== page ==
However, that success was going to end. During the 2018-19 season, Gardiner began to struggle with back injuries. These injuries eroded his ice time and impacted his performance. At the end of the 2018-19 season, the Maple Leafs did not re-sign him. He signed as a free agent with the Carolina Hurricanes.
Gardiner’s Back Injuries Persisted with the Hurricanes
When Gardiner first moved to the Hurricanes, he had an MRI that came back clear. In his first season in Carolina, Gardiner played 68 games, registering four goals and adding 20 assists (for 24 points). However, his back injuries re-emerged; and after trying to rehab his back without undergoing surgery, finally, there was no other option.
In early September 2021, the Hurricanes announced that Gardiner would undergo back and hip surgery and would be placed on long-term injured reserve. He had the surgery; and in June 2022, Gardiner was given medical clearance to play. It was noted that he was ready for the 2022-23 regular season.
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However, that news was followed in September 2022 by an announcement that Gardiner would not attend the Hurricanes’ training camp. He would start another season on long-term injured reserve.
That’s where Gardiner’s situation remains today. The fact is that Gardiner might never play hockey again. If he doesn’t, he’ll become a victim of debilitating back injuries that forced him out of a game he was good at until his injury.
Back Injuries and Hockey Players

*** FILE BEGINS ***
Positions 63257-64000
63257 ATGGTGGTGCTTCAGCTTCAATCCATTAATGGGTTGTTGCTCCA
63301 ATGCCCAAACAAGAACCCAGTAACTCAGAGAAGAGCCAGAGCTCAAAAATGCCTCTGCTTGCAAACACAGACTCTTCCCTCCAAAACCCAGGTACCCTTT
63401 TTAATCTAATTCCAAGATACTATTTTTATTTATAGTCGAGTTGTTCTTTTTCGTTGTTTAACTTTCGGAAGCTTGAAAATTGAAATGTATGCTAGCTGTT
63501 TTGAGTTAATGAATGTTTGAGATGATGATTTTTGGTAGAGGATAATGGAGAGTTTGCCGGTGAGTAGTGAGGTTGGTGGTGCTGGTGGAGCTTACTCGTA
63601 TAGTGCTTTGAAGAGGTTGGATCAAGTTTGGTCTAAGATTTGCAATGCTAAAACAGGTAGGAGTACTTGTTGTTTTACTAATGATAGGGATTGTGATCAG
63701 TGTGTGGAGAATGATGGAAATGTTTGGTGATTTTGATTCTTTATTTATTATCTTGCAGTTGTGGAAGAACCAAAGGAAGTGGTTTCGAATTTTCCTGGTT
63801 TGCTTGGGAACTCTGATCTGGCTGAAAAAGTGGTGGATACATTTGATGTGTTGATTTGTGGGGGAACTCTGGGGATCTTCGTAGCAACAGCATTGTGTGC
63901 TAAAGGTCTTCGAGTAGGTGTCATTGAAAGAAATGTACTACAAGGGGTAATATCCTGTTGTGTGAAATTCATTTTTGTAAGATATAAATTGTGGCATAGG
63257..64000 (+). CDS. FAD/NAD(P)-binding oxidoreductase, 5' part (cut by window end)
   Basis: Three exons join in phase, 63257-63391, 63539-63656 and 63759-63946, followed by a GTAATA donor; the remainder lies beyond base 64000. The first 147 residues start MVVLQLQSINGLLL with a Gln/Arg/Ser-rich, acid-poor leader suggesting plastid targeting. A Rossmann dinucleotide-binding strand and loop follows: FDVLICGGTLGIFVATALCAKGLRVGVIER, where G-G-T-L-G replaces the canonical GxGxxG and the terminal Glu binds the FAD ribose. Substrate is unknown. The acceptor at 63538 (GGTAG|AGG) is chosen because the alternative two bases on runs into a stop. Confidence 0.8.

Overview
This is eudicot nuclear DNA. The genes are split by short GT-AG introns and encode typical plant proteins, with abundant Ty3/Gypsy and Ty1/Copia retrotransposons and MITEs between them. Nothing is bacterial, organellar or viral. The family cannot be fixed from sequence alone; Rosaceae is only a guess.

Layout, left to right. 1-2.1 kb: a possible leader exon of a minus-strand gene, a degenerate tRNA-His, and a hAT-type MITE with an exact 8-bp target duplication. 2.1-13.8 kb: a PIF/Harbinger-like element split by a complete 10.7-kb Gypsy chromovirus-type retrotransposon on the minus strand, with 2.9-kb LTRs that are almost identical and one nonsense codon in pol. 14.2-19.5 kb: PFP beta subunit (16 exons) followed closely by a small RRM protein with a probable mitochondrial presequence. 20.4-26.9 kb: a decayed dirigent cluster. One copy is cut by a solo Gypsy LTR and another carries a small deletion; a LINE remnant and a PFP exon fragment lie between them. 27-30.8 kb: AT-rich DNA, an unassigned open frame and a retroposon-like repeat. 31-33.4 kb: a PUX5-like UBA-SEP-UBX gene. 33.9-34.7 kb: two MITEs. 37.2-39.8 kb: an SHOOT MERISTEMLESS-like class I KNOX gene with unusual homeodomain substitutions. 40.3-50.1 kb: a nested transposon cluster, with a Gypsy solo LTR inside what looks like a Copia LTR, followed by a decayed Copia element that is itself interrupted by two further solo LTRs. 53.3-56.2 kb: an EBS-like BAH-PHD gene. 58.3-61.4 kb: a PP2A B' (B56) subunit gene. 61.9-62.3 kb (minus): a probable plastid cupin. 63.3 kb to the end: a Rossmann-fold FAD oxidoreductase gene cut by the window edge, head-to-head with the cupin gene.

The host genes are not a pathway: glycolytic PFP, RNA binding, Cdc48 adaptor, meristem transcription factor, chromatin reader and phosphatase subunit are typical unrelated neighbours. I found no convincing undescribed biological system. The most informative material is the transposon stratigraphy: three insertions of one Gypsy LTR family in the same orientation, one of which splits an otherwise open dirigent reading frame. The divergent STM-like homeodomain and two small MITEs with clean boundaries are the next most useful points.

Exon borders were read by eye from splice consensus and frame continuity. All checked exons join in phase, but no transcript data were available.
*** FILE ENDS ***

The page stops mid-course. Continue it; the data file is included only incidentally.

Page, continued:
Back injuries have shortened many hockey players’ careers. Such injuries seriously impact the strength and flexibility of all hockey players, who rely on their back muscles to skate, twist, shoot, and engage in all manner of physical contact that’s part of the sport. Often hockey players who suffer back issues never are able to recover from their injuries to regain their form.
Sadly, that’s probably Gardiner’s story. His back issues became a chronic concern he could not overcome.
Gardiner’s specific injury was a herniated disc. The condition happens when the gel-like center of a disc bulges out of the disc space and into the spinal canal, where it compresses the nerves and causes pain. The injury is usually caused in one of two ways: first, by a sudden, traumatic event (a hard bump against the boards perhaps); or, second, by repetitive motions, such as twisting and bending.
Gardiner’s Tenue with the Maple Leafs
Overall, Gardiner had a successful tenure with the Maple Leafs. It’s hard to say where this once-solid offensive defenseman stands in the memories of Maple Leafs’ fans. Until his back injury, he was a solid performer. Like all defensemen playing a difficult position, he experienced success and failure, and he did it in front of thousands of cheering or booing fans.
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During his time with the team, he was often booed by Maple Leafs’ fans for his on-ice errors. Whether these errors were exacerbated by his back injuries or not, no one knows. However, at the end of his Maple Leafs’ career, he suffered a number of defensive lapses, and his play became inconsistent.
What will his lasting legacy be with the Maple Leafs? Will his contributions to the team be remembered positively or negatively?
At his best, Gardiner was a strong offensive defenseman. He played eight seasons with the Maple Leafs and, as noted, was a polarizing player. Sadly, his legacy was probably marred forever by the high-profile mistakes he made that led to goals against at crucial moments.
He was the topic of the first post I ever wrote with The Hockey Writers now almost five years ago.